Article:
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Chitwan elephant safari
Chitwan elephant safari

Welcome to "The Other Nepal",  the extensive lowland hills and forest that lie along Nepal's southern border with India.  Just as one ventures into the Himalayas for the mountain views, one goes to the Terai, and Chitwan in particular, for the wildlife.

The Terai, which lies between the Ganges River and the foothills of the Himalayas, is the birthplace of Buddha, and the hunting grounds of tigers.  Hindi is more commonly spoken here than Nepali, and the Tharu people near Chitwan National Park have their own rich and ancient customs, dances and traditions.  Shimmering rice paddies and fields of corn create a soft landscape, and the air gets thicker with the scent of river water, goats, and cattle as you travel by bus from Kathmandu to Sauhara.

The village of Sauhara is located on the banks of the Rapti River, which borders Chitwan National Park.  For those on a really tight budget, you can enjoy much of the flora and fauna of the Terai by enjoying activities available outside the national park, thus avoiding the park fee, and higher fees for activities such as jeep or walking safaris within the park.

Just outside our guest house we joined a local birder on a 2‑hour walk along the banks of the Rapti River at dawn.  We saw and heard over 20 species of birds, including peacocks and several species of kingfishers, egrets, and bee eaters.  Their calls resonated in the morning mist, mingling with the mahouts (elephant handlers) giving verbal instruction to the domesticated elephants in the river.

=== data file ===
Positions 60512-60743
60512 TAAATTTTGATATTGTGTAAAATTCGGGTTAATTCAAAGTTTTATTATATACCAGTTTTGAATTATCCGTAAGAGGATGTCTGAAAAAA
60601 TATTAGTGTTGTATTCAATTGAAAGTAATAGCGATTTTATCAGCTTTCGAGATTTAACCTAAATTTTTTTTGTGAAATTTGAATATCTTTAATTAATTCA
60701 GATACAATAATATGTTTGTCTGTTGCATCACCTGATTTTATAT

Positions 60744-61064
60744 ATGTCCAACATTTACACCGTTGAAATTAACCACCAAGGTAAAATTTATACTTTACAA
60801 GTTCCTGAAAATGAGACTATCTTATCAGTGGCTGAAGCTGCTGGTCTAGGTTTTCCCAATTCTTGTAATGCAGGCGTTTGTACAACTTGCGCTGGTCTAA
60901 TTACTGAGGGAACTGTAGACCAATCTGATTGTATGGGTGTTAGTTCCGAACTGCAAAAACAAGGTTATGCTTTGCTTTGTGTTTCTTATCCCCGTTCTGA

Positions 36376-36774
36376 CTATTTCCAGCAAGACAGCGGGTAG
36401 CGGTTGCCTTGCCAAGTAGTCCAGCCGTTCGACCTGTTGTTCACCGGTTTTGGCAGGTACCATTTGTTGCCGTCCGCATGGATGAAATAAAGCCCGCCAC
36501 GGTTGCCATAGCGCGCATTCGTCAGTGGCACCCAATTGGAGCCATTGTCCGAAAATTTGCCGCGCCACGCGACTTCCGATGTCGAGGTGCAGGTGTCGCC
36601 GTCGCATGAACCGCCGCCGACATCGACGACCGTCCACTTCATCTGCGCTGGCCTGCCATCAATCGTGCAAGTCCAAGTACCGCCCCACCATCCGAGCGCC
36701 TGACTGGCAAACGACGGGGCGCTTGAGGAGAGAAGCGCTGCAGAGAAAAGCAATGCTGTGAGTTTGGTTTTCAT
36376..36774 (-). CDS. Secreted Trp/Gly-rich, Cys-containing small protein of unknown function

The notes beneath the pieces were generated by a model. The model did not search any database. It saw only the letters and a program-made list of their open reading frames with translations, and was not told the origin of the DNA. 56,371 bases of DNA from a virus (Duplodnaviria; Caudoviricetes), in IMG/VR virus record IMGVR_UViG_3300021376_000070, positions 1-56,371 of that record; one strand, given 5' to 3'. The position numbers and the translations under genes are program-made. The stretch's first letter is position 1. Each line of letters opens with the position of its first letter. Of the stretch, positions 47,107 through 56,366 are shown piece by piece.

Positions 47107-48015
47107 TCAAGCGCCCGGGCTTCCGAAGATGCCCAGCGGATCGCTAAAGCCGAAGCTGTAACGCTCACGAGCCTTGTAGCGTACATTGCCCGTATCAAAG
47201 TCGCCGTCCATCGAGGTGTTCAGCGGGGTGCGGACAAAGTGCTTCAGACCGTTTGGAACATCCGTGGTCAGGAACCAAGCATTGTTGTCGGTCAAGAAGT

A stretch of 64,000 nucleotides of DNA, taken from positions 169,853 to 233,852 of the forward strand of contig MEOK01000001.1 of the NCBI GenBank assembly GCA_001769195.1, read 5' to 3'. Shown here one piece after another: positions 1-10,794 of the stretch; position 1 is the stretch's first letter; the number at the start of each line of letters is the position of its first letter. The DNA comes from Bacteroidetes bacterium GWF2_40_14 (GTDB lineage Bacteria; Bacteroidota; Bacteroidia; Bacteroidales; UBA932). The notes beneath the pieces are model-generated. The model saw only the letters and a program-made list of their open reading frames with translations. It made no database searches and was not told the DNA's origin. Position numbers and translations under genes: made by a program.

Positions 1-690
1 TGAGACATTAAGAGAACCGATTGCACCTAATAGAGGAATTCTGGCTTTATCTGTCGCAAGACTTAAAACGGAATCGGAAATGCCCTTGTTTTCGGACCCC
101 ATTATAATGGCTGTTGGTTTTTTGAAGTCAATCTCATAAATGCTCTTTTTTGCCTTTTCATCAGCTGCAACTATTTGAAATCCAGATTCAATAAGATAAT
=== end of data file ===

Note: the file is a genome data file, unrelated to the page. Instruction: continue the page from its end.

Elephants, both wild and domesticated, have been part of the life of the Terai from time immemorial.  Trained for logging and transport, these beautiful animals are still cared for, bathed, and employed in daily life.  Each morning they walk with their mahout and several tourists on their backs into the silent jungle on the border of Chitwan NP.  The wild boars, deer and even rhino are unafraid of the elephants, and by riding them you get a unique view of the wildlife and habitat of the Terai.  In the afternoon in Sauhara, you'll see a small parade of elephants making their way to the river for a bath, where you can, for a few dollars, bathe and swim with them.

Asian rhino inside Chitwan NP
Asian rhino inside Chitwan NP

You can walk from town to the Elephant Breeding Center to learn more about the domesticated animals and their care.  Feeding a baby elephant is a highlight!

You can also take a 2‑hour canoe ride on the river for up close experiences with birds and crocodiles.  Egrets and wading birds brightened the water lilies and lavender water hyacinths.  The villagers come to the river to bathe, swim and do laundry, hopefully keeping an eye out for the crocodiles lazing on river banks.  Evening performances of local dances and a cultural show by the Tharu people are also available for a small entrance fee.

Make way for elephants in Sauhara
Make way for elephants